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My husband has cancer

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#101 lezah

Posted 20 August 2011 - 04:47 PM

I love popping in and seeing new replies!

Thank you so much *Chyloe*, bluebb, alphabetical and most of all - ninack. Eighteen years! I can't wait to go and pick up Wayne (he decided to go and do some celebratory shopping - more on that soon) to tell him :-)

Here's my latest good news update - Wayne had his 3 monthly appointment yesterday and we're still stable at a myeloma count of 15! Pretty awesome for a man who started with a count of 81. Ninack - this might also give you a bit of context as to why they were fairly blunt when they told me his condition was terminal - while your dad's myeloma was caught very early, Wayne's was extremely late - any count over 5.5 is Stage III, so technically he's never gone into remission but with 3.5 years of less than 4 mg/L variance, he's considered stable.

So, with a bit of luck, I'll have no further medical updates until November when Wayne has his next haematologist appointment - but I promise I'll keep coming back to check in on everyone else!

#102 Chchgirl

Posted 20 August 2011 - 10:59 PM


Edited by Chchgirl, 21 August 2011 - 10:20 AM.

#103 **Kylie**

Posted 22 August 2011 - 10:16 PM

And also Chyloe, I am also very sorry to hear about your husband's prognosis. I pray that as with Lezah's husband, terminal means many, many years away.

A big cyber hug to you both bbighug.gif


Lezah......great news.

DH's next appt is early Oct so we are off the hook for a bit.  cool.gif

#104 me_n_my_kidz

Posted 22 August 2011 - 10:29 PM

Hi, I just wanted to say how sorry I am that you have to live through this and good on you for forcing your DH to see a doctor. You seem like a very strong and brave person and I wish you and your family all the best!

I am very glad that your DH is responding well to treatment!

Take Care, and BIG hugs for everyone here.

Edited by me_n_my_kidz, 22 August 2011 - 10:30 PM.

#105 trebambinibelli

Posted 24 August 2011 - 09:43 PM

Great news that your DH's myeloma count is coming down and staying down...  Just came in to wish you all well and hope things continue positively for you, so sorry that this is happening to you but thank goodness you followed your instincts - thinking of you

#106 lezah

Posted 26 November 2011 - 11:54 PM

Damn this is hard.... but since this thread has been of such solace to me, its only fair that I'm 100% honest.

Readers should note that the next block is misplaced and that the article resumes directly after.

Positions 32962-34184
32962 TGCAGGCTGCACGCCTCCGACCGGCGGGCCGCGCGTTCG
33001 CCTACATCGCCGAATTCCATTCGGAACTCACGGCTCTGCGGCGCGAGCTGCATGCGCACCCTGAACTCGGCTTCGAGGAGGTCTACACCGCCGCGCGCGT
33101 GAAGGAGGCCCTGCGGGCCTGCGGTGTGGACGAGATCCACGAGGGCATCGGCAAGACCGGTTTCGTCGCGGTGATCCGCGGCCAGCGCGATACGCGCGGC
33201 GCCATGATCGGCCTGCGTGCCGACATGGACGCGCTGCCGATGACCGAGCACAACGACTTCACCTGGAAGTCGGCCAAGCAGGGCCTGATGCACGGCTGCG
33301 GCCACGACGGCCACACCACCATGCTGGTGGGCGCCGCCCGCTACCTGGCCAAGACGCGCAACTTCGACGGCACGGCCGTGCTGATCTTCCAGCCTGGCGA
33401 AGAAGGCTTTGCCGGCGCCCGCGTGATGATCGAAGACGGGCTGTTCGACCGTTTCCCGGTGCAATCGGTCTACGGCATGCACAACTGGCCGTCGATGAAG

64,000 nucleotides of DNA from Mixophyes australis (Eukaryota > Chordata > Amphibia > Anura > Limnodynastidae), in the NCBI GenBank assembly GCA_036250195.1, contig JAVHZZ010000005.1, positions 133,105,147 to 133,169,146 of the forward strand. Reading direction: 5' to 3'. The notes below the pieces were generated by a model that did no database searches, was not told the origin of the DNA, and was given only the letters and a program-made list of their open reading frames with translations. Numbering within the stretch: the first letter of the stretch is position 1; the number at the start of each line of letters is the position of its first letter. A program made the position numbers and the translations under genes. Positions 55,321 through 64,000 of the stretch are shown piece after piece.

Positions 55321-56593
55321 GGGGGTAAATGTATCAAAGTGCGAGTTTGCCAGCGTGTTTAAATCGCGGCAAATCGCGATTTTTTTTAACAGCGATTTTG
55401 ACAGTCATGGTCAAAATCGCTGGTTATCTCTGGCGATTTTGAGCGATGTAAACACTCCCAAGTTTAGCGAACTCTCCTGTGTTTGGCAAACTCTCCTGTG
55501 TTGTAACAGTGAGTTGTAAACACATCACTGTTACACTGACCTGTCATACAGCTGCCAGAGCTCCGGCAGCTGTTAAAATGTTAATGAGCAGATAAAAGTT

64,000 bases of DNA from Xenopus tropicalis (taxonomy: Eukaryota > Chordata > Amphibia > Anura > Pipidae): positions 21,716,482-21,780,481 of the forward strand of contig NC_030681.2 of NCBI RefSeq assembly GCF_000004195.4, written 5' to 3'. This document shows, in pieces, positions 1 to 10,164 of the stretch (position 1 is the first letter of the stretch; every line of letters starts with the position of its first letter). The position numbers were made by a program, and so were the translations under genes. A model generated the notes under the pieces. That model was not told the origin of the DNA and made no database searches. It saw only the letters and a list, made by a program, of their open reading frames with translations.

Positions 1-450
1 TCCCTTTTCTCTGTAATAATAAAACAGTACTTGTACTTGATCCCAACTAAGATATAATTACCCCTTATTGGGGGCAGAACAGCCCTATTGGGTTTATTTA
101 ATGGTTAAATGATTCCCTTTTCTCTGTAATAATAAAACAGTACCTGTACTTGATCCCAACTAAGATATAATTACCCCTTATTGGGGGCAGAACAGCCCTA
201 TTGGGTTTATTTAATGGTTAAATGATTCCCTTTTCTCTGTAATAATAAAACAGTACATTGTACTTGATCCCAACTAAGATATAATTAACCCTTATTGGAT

His count has risen from 14 to 22 within weeks.

Medically, this means his serum M count has increased by 25% in less than 3 months, which fulfils the definition of active disease, however his results are ‘asymptomatic’ – that is, the supporting markers – full blood count, c-reactive protein and a few others have not altered to the same level. Essentially, that means the reactivation is recent and introducing treatment as soon as possible will, theoretically, be more successful than a ‘wait and see’ for changes in the other markers to assess whether the result was an anomaly.

The treatment regime is Revlimid, which was actually in clinical trials in Australia when Wayne was originally diagnosed, however his condition meant that he was too unstable to participate in 2007/08. Instead, he was given the ‘standard’ regime of Thalidomide  which had some very serious side effects (other than causing some very unpleasant outcomes for pregnant women). In short, he rapidly lost feeling in his arms and legs (medical term is neuropathy – layman’s is intense pins and needles) and contributed to a massive blood clot in Wayne’s leg which put him into hospital for a while and led to me injecting him with Clexane 5 times a day.

I was fortunate enough to speak to the haematologist at length about the new regime and how it is likely to affect him. I’ve been assured that the side effects are nowhere near as severe as Thalidomide and that Revlimid is most effective in relapse treatment. He explained that it’s similar to oral chemotherapy, so he might be a bit nauseous, cranky, tired, etc and that he’s also going to put him on bi-monthly Zometa treatment (which is the medication that increases bone strength – ironically used in treatment of myeloma and breast cancer, and at the clinic we go to, they administer Zometa to a regular group on a Friday morning – and since he’s generally the only man in the group, Wayne gets his harem back)